Barbie has just released the newest doll in their Shero (female heroes) collection. It has made the headlines for being the first to wear a hijab.
For a while now, Barbie dolls have been subject to a lot of scrutiny for their lack of diversity – be it their height, size or skin colour – and the messages they are sending out to the younger generation. Not only is it important that children are surrounded by all forms of diversity from a young age, it is also crucial that young girls in particular are not fed negative ideas about body image and femininity. It has famously been revealed that the traditional Barbie doll that so many of us idolised during our childhoods could not possibly survive due to her height, weight and body dimensions which do not physically leave enough room for all her vital organs.
However, looking forward, this new, history-making, hijab-wearing doll was announced at Glamour’s Woman of the Year Summit and will be available next year. The Barbie has been based on the Olympic fencer, Ibtihaj Muhammad, who became the first American Olympian to compete in a hijab at the 2016 games. Unlike the traditional doll, she has muscular thighs, dark skin and wears a fencing outfit alongside her hijab.
This Barbie is the 10th in the new range of Shero Barbies, which are described on their website as ‘female heroes who inspire girls by breaking boundaries and expanding possibilities for women everywhere’. This inspirational doll is not the first step towards a more representative one, last year Barbie released a range of ‘fashionista’ dolls who are available in curvy, tall and petite forms with a range of hair colour, eye colour and skin tone. With the announcement of the hijab barbie, we are getting ever closer to making children’s toys more representative of reality.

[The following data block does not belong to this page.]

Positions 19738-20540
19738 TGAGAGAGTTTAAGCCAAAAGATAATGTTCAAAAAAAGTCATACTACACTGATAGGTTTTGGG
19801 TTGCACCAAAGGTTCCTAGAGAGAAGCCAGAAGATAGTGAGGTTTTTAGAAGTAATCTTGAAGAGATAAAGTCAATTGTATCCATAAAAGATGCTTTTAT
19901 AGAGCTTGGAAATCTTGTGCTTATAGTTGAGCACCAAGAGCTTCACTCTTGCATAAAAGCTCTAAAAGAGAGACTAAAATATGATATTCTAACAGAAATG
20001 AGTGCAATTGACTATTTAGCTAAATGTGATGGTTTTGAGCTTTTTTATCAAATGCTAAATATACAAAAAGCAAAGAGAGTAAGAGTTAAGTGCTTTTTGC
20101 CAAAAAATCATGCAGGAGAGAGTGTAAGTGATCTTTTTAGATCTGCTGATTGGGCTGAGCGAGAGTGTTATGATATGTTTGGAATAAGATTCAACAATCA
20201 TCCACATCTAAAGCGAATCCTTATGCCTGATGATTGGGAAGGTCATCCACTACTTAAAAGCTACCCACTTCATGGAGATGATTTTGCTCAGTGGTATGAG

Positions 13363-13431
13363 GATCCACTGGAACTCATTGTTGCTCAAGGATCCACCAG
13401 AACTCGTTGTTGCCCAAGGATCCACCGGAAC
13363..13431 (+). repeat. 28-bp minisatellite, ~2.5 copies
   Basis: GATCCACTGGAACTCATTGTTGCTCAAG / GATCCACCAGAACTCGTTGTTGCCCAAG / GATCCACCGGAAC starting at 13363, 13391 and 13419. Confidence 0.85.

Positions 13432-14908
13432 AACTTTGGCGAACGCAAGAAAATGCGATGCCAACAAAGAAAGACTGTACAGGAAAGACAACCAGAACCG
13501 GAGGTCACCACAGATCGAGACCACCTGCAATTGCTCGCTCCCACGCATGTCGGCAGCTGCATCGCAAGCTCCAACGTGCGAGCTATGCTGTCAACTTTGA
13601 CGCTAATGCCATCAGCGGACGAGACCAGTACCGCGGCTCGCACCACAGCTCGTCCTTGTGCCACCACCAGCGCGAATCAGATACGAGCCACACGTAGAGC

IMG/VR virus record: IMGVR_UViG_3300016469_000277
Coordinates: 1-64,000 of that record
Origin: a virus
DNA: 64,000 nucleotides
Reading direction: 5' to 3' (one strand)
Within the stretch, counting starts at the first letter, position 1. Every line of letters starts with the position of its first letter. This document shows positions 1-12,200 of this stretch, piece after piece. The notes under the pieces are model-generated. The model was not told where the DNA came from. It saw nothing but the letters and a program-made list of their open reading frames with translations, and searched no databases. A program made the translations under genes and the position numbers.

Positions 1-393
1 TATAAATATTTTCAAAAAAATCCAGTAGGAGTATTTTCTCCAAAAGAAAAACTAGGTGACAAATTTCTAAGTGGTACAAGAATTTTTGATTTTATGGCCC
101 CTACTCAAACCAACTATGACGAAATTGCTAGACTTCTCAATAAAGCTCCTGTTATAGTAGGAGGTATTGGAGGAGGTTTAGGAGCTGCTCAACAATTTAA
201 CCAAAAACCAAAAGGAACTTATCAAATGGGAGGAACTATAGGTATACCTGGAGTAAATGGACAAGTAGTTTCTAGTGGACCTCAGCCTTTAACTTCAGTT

In an interview with Teen Vogue, Muhammad said: ‘Today, I’m proud to know that little girls who wear a hijab and, just as powerfully, those who don’t, can play with Barbie in a headscarf‘. The way she addresses ‘those who don’t’ is particularly poignant and, I agree, just as powerful, if not even more so. Previously, Barbie was very unrepresentative for so many children, and according to the BBC, Muhammad used to make headscarves out of tissues for her own Barbie dolls. However, this is a step in the right direction. Now children who wear hijabs won’t have to alter their toy to be more like them, and Muhammad has said that she wants children ‘to take [the hijab]off and try it on their other Barbies’.
Hopefully, in the not too distant future, stories like this one will be far less of a big deal. Hopefully brands will not be praised for representing everyone, but on the contrary, reprimanded if they don’t. This is a very welcome step towards fighting stigmas and changing the way that everyone, not just children, views other cultures. Something to be welcomed rather than feared.